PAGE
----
[LLVMdev] Redefining function

Jeffrey Yasskin jyasskin at google.com
Sat Jan 30 21:25:05 PST 2010

On Sat, Jan 30, 2010 at 6:22 PM, Conrado Miranda
<miranda.conrado at gmail.com> wrote:
> Albert Graef wrote:
>> The way I do this in Pure is to always call global functions in an
>> indirect fashion, using an internal global variable which holds the
>> current function pointer. When a function definition gets updated, the
>> Pure interpreter just jits the new function, changes the global variable
>> accordingly, and frees the old code.
>> Compared to Duncan's suggestion, this has the advantage that you only
>> have to recompile the function which was changed. AFAICT, if you use
>> replaceAllUsesWith, then the changes ripple through so that you might
>> end up re-jiting most of your program.
> Thought of that before, but I was trying to do it more elegantly and
> transparent to the program (which is being write in C/C++). Maybe going back
> to that.
> Thank you both for the quick replies.
> Miranda
> PS:
> If it's any help, got the svn version and, while running the program, got
> this:
> The JIT doesn't know how to handle a RAUW on a value it has emitted.
> UNREACHABLE executed at
> /home/conrado/engines/llvm/lib/ExecutionEngine/JIT/JITEmitter.cpp:1542!
> I looked at the function and it's a dummy function. Just looking forward to
> see that corrected.

The problem here is reasonably complicated. With the JIT, you have two
different worlds that aren't automatically in sync: the IR in your
program, and the machine code generated for one version of that IR.

runFunction(F) is a wrapper around getPointerToFunction(F), which
returns the address of some machine code implementing the function.
runFunction() does _not_ free this machine code when it returns, so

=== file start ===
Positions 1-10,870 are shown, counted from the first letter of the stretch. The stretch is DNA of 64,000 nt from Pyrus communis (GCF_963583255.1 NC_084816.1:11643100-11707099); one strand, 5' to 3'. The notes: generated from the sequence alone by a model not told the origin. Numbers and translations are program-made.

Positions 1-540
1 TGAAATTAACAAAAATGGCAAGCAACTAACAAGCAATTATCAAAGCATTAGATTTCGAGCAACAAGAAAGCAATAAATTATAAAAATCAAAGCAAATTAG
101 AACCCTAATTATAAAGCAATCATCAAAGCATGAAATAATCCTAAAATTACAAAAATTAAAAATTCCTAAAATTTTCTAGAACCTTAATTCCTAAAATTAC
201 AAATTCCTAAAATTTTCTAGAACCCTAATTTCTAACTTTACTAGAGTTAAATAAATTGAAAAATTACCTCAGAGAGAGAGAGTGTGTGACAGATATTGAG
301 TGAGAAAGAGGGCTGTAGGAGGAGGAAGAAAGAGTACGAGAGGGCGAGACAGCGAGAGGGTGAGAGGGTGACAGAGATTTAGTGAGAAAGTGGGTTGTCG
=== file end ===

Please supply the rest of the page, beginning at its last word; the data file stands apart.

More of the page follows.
subsequent runFunction() calls don't need to re-compile it, but they
also get the original definition even if the function has changed. The
JIT will automatically destroy the machine code when F is destroyed,
or you can destroy it manually with freeMachineCodeForFunction().

If you have an existing IR function A which calls function B, and
you've emitted A to machine code, then you have a machine code call to
B in there. Now you want A to call C instead. Without the above
assert, it would be relatively easy to change the IR to call C: call
B->replaceAllUsesWith(C). However, you still have the machine code for
A, which calls B, and there could be a thread concurrently executing
A, making it unsafe to modify A's code. So what should the JIT do when
it sees you replacing B with C?
 1. It could do nothing. Then it would be your responsibility to wait
for all threads to finish running A, free its machine code, and then
recompile it with the new call. (You can do the recompile without
freeing the old code by calling
ExecutionEngine::recompileAndRelinkFunction(A), but that'll
permanently leak the old code.) If you destroy B while a thread is
still in A, its machine code gets freed, leaving you with a latent
 2. It could compile C, and either replace B's machine code with a
jump to C, or replace all calls to B with calls to C. Aside from not
having the infrastructure to do this, it's not thread-safe:
 3. ???

You'd have an extra option if machine code lifetimes weren't tied to
llvm::Function lifetimes, but I haven't spent the time to get that

Since I didn't have a use for RAUW on a compiled function, I resisted
the temptation to guess at the right behavior and put in that assert.
If you think you know what the right behavior is, feel free to file a
bug asking for it.

You can work around this by using freeMachineCodeForFunction yourself
on the whole call tree, then using RAUW to replace the functions, and
then re-compiling them.

Or you can take Albert's advice to make all calls through function
pointers. This will be a bit slower, but should Just Work.

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